Nor does it always follow that the removal of some from fellowship would be enough. The leprosy might have more widely spread than former inspections had disclosed. The evil may have so permeated the assembly that it must be entirely disallowed, and treated altogether as an unclean place; no longer to be regarded as connected with heavenly places, or as a corporate witness on earth of Him, and His truth, who is the "holy" and the "true." And thus we read, "If the plague come again, and break out in the house, after that he hath taken away the stones, and after he hath scraped the house, and after it is plaistered," THEN the house must be inspected again.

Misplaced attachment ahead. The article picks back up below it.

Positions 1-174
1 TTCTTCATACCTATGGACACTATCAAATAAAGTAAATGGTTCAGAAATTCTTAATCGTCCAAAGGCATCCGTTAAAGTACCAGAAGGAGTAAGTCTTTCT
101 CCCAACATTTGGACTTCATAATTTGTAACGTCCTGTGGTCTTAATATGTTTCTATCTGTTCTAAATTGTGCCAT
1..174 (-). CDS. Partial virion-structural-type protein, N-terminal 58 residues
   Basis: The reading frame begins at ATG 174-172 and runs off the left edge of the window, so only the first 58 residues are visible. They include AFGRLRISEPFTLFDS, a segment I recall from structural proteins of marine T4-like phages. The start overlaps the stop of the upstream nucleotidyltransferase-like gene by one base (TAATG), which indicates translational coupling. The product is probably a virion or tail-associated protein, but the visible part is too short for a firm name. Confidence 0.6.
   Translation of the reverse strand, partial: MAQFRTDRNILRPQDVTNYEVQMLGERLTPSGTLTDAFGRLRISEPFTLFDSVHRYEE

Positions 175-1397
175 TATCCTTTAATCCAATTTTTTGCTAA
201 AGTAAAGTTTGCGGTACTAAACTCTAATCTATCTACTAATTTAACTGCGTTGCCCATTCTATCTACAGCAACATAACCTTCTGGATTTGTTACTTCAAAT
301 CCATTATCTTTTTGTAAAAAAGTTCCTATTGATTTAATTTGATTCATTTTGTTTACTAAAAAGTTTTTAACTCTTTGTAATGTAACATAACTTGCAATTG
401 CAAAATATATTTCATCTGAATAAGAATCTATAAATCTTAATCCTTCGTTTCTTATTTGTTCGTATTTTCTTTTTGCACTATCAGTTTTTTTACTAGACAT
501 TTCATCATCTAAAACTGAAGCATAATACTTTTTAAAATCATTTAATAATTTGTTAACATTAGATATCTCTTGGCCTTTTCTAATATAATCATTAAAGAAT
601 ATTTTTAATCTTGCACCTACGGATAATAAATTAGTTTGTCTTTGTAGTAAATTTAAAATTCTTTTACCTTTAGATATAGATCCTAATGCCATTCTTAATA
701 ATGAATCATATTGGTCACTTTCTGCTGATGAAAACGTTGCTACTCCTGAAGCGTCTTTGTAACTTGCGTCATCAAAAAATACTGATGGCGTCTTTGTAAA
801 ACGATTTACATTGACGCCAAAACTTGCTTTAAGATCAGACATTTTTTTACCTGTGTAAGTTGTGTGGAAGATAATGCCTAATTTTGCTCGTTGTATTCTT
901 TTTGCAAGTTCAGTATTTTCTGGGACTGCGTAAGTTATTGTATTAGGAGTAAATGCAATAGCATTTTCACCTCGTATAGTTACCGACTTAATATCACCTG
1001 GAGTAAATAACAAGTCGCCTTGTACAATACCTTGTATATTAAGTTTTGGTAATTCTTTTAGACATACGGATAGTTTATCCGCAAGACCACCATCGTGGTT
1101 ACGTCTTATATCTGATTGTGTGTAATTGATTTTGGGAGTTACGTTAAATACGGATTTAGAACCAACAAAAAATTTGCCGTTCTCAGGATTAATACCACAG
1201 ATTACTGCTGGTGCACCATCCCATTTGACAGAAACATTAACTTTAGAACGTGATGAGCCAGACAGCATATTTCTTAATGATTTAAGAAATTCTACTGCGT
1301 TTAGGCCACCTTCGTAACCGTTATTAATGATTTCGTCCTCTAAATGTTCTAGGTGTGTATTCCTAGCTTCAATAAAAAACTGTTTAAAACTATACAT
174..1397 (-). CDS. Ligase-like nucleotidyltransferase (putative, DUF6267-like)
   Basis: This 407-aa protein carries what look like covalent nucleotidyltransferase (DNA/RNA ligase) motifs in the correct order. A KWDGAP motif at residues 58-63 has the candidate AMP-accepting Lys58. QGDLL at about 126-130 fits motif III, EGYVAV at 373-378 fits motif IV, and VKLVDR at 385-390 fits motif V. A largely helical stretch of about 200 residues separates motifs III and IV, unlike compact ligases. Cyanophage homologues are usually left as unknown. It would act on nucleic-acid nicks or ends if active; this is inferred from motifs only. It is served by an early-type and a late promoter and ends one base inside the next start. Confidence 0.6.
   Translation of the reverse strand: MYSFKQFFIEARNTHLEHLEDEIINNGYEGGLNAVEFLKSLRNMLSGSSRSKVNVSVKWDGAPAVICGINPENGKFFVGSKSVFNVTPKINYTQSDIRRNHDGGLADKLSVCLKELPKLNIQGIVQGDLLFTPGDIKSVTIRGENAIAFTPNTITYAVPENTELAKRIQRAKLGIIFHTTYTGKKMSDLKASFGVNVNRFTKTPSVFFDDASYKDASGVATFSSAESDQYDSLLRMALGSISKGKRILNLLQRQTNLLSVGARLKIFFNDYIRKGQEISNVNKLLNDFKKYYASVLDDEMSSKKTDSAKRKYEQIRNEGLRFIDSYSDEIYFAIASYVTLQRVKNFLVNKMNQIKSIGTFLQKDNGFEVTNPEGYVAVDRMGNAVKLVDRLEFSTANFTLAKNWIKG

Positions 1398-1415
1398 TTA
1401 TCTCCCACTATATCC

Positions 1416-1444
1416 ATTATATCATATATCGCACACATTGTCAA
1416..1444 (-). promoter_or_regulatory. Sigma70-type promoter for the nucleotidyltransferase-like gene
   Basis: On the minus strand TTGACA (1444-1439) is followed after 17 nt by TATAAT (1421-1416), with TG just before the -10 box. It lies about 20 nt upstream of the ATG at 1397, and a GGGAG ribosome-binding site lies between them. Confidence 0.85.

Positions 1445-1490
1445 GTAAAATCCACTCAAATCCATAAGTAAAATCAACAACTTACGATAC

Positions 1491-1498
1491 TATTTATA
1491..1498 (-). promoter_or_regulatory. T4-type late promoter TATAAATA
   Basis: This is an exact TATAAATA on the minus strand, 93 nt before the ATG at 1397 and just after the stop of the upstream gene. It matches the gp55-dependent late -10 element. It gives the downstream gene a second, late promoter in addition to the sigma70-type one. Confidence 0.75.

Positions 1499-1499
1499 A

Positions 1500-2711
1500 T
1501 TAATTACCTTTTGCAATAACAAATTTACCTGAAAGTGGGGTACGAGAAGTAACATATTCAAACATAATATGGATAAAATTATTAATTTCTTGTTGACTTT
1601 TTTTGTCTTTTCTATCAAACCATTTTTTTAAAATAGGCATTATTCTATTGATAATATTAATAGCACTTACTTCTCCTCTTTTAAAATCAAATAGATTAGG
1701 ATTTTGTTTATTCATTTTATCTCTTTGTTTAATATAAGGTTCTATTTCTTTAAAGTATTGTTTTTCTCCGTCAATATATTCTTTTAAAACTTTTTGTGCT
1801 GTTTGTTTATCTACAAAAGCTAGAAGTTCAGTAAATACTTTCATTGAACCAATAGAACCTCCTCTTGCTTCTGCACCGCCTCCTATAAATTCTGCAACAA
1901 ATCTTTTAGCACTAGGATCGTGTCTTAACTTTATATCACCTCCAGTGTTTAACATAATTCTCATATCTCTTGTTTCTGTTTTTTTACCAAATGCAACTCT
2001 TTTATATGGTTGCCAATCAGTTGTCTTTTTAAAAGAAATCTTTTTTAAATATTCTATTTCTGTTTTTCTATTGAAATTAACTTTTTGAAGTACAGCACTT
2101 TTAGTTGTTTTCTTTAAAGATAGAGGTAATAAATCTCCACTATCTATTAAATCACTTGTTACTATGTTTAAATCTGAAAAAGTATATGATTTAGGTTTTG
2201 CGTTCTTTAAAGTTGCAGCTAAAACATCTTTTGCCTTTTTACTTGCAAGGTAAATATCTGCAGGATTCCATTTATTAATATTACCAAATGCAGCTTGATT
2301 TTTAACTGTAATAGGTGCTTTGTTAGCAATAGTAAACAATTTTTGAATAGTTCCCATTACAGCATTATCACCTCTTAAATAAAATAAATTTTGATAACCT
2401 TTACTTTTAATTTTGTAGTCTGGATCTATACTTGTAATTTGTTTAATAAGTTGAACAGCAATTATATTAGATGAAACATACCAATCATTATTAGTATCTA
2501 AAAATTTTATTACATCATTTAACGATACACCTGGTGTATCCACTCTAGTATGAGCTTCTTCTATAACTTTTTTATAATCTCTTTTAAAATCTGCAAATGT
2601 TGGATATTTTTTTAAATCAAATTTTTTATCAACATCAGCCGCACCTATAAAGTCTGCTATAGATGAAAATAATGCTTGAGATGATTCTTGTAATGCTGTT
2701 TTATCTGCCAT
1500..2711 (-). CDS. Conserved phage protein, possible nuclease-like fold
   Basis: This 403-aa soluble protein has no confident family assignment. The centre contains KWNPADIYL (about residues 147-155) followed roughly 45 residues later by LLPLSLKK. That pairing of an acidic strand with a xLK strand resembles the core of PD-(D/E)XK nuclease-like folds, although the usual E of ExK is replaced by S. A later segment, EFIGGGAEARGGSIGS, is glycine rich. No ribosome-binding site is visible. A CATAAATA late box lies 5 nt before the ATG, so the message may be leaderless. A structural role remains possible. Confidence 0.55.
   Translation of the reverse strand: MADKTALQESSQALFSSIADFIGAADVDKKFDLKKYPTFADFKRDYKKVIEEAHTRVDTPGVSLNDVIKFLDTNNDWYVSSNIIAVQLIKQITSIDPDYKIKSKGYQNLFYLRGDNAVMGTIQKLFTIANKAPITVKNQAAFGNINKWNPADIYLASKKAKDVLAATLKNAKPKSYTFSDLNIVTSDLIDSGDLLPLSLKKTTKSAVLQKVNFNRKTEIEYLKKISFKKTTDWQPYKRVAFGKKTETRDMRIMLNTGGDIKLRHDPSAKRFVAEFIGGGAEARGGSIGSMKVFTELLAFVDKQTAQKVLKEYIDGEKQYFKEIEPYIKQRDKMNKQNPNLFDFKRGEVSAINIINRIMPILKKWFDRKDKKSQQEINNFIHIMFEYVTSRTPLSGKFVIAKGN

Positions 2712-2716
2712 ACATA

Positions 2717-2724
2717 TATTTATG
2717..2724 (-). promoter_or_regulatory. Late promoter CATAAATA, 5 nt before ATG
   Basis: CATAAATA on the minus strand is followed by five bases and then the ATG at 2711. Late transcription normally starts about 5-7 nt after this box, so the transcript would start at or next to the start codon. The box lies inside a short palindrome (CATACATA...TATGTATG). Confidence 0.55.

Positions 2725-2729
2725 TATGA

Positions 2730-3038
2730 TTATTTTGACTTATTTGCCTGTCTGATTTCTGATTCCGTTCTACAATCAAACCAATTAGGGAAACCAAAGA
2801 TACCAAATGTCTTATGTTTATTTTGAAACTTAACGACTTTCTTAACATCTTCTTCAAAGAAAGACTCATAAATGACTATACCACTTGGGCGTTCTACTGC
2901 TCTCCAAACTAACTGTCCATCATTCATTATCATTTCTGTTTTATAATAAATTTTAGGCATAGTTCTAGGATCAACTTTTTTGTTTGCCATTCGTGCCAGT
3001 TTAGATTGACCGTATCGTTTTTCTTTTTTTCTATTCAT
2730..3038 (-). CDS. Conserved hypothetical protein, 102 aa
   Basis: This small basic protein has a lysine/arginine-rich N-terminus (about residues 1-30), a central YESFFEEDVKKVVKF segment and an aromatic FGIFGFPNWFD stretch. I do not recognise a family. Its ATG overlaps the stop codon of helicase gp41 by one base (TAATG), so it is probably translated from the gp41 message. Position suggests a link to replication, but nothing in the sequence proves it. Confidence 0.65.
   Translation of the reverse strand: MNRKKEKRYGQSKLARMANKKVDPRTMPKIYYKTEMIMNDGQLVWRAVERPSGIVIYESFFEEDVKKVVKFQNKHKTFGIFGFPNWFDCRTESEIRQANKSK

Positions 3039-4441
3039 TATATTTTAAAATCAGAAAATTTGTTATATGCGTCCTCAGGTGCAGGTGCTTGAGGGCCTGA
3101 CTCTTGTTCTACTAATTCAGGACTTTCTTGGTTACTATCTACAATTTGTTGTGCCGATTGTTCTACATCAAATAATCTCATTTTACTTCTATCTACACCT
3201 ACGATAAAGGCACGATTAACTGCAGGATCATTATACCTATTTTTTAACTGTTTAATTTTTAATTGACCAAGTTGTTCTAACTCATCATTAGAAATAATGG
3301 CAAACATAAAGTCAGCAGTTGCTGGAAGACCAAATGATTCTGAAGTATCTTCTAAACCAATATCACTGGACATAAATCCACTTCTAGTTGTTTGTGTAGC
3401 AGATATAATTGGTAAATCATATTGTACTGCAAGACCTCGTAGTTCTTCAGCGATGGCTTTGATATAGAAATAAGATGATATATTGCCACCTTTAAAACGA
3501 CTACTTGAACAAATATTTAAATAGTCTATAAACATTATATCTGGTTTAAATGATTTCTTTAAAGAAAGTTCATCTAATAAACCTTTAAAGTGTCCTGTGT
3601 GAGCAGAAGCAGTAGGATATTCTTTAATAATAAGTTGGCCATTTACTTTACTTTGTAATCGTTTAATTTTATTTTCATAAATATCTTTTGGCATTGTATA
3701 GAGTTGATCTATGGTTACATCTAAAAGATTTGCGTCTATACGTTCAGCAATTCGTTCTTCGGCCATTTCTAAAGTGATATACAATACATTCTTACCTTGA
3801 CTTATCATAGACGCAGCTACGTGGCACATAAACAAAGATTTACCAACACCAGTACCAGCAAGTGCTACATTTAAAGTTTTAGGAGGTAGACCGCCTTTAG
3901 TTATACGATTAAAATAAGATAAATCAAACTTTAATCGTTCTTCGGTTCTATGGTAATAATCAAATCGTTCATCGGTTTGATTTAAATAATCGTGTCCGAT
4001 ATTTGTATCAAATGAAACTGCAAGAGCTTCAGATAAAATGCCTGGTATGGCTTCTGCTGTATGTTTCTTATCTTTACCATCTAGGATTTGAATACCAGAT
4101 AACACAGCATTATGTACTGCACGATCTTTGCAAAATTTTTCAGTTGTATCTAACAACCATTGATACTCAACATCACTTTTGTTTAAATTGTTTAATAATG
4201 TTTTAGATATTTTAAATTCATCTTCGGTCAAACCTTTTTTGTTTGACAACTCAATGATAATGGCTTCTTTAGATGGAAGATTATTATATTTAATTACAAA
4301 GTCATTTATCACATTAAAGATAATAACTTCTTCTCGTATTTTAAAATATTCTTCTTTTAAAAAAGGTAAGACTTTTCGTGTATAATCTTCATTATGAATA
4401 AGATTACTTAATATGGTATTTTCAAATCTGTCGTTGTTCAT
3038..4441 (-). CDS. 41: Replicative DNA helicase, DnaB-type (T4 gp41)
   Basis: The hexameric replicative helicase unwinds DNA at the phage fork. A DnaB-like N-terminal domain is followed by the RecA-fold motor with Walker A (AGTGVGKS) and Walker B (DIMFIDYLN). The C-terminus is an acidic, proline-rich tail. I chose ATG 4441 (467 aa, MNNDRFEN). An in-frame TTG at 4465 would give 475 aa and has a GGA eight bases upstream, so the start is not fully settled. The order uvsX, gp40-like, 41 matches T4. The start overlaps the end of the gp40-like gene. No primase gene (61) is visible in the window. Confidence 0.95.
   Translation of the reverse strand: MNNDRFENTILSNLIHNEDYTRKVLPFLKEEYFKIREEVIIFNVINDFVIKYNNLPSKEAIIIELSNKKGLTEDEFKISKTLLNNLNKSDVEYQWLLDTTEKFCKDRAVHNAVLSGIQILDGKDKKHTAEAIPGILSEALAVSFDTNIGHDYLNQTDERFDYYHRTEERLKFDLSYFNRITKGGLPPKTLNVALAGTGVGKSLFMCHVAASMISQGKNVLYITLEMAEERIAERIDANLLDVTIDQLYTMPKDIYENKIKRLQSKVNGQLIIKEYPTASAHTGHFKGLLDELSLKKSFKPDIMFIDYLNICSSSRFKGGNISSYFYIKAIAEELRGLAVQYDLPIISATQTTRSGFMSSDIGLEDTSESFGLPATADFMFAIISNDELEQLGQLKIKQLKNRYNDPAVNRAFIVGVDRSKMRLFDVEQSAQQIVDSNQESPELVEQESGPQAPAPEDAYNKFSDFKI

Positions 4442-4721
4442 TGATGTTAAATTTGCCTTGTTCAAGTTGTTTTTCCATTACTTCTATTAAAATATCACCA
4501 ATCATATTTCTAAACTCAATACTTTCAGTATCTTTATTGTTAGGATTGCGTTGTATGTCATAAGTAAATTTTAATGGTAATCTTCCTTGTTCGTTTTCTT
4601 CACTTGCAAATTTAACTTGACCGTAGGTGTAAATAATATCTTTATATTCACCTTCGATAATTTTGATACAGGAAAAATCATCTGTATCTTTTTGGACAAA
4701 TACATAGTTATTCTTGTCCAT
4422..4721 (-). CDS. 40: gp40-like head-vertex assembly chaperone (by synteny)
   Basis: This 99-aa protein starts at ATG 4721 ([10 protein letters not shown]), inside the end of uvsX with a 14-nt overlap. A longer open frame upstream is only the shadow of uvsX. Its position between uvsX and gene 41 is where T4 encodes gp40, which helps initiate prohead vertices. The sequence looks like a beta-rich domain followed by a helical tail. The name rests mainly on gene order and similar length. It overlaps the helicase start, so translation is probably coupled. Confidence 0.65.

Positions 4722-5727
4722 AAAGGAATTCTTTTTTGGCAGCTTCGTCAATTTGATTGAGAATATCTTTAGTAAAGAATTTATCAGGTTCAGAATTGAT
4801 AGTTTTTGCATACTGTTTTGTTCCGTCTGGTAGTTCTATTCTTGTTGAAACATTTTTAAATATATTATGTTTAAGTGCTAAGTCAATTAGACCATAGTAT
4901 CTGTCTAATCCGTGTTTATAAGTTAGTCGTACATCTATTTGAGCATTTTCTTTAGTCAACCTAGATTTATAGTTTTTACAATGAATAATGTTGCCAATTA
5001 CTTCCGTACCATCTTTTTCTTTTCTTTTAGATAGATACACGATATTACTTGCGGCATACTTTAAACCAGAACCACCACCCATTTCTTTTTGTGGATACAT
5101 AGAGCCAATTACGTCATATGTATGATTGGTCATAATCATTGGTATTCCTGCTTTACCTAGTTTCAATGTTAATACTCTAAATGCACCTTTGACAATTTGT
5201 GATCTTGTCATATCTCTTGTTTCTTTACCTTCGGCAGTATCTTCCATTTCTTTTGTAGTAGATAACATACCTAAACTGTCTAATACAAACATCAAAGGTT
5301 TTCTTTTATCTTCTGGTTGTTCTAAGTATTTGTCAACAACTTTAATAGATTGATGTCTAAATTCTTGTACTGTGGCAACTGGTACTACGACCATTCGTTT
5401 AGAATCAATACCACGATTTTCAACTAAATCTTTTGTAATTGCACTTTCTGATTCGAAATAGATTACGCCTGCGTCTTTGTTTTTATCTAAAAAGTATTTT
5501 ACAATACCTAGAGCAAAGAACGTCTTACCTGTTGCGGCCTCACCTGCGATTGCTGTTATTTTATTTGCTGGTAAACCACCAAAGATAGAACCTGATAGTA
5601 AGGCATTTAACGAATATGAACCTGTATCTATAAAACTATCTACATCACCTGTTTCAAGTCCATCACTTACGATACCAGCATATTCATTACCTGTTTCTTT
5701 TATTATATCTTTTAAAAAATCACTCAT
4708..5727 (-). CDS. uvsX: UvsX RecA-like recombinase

The priest must be called in again, and "the priest shall come and look, and, behold, if the plague be spread in the house, it is a fretting leprosy in the house: it is unclean." It (that is the house) is unclean. It must be entirely disallowed; it must be razed to the ground. "And he shall break down the house, the stones of it, and the timber thereof, and all the mortar of the house; and he shall carry them forth out of the city into an unclean place." (vv. 43-45.) Does not this clearly show that a local assembly may be in happy fellowship with other local assemblies gathered to the Lord's name, and practically acting on the ground of God's one assembly on earth, and afterwards become so leavened by allowed and unjudged evil, as to be entirely disowned by faithful saints, as no longer endeavouring to keep the Holy Spirit's unity?